Did I see a glint of mocking laughter in a friend's eyes when I mentioned the new addition to my garden - a gazing globe. These mirrored glass ornaments were popular until about 50 years ago. They're now making a comeback, straddling the fence between attractive ornament and - to some people - kitsch. Gazing globes date back to 13th-century Italy, a country known for garden ornaments, and, more specifically, to Venice, a city known for glassworks. They once were more than mere ornaments. They also were put in place to bring happiness, ward off evil spirits and attract fairies. In Victorian times, a globe near a gate allowed you to look around the corner to see who or what was approaching from the other side of the fence or hedge. The globes also found their way indoors. A butler could look around a corner to check if anyone was pocketing cutlery. A father could maintain a watchful eye on his daughter and her beau. Look at a gazing globe and you'll have a fish-eye view of everything except what's directly behind the globe. As you move, the reflection also moves, except that you, the viewer, are always staring directly back at yourself. You are always the center of this perceptual universe - a metaphor, perhaps, for existence. In my garden, however, the globe isn't a protector or metaphor. it's just an ornament. In summer, it peeked out from among low shrubs and flowers. Over the past few months, the globe has increasingly come into focus. It stands out most boldly in the garden on those winter days when it's surrounded by billowing white snow. Today's gazing globes have evolved from those orbs of past decades that often stood alone on pedestals in the center of lawns. In various sizes and tints, today's globes nestle into flower beds, hang from branches or float in ponds. Rather than having a smooth, mirrored surface, they might be mosaics of silvered and colored glass. Some gardeners make their own by gluing shards of mirrors or tile onto old bowling balls. To avoid the fragility of traditional gazing globes, some are now made from shiny stainless steel. I remember gazing globes from my youth, and nostalgia figures into my liking for them. I also remember being a little nervous around them, and I still like the glass ones. They're not that fragile, though. more than once, strong winds have knocked my globe off its pedestal and each time the globe, thankfully, made a soft enough. Source: www.newsobserver.com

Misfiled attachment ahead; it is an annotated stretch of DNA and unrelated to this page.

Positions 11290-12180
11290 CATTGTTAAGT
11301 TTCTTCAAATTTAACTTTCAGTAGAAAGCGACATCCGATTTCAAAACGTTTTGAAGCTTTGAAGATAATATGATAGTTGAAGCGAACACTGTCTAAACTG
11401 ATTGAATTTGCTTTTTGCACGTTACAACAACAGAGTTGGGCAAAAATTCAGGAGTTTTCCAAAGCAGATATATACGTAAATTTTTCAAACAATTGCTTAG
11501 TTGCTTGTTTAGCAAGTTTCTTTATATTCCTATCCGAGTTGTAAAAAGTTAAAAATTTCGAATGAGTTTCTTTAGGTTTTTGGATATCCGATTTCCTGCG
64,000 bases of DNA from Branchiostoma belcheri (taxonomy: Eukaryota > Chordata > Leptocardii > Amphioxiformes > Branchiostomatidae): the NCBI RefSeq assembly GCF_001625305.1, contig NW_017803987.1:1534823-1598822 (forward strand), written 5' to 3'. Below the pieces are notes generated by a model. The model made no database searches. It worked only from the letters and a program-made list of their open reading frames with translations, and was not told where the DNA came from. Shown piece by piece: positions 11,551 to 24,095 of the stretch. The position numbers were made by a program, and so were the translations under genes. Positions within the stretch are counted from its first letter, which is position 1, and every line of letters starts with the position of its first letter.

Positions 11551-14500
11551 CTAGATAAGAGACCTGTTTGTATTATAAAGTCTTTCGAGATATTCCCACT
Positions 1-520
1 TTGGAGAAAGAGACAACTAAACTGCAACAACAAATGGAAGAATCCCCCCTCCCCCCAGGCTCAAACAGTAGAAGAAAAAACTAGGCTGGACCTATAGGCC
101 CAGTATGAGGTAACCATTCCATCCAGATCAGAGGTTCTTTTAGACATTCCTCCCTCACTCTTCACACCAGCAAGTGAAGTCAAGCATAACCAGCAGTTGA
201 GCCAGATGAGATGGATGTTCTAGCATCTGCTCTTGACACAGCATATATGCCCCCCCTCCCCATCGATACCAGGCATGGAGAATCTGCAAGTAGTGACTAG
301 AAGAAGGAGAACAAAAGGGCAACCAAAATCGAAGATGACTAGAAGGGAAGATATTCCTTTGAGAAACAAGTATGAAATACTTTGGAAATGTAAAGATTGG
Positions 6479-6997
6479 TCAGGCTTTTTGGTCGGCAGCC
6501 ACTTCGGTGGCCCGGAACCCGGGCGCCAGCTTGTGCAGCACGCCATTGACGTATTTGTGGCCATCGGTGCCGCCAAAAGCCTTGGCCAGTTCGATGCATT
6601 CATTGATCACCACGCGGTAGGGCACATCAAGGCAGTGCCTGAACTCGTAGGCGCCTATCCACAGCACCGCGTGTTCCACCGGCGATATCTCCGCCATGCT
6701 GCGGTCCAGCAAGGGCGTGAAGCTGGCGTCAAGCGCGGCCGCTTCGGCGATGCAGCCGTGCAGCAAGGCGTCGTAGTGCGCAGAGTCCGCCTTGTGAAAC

Repurposed items are a great fit for gardens - Milwaukee Journal Sentinel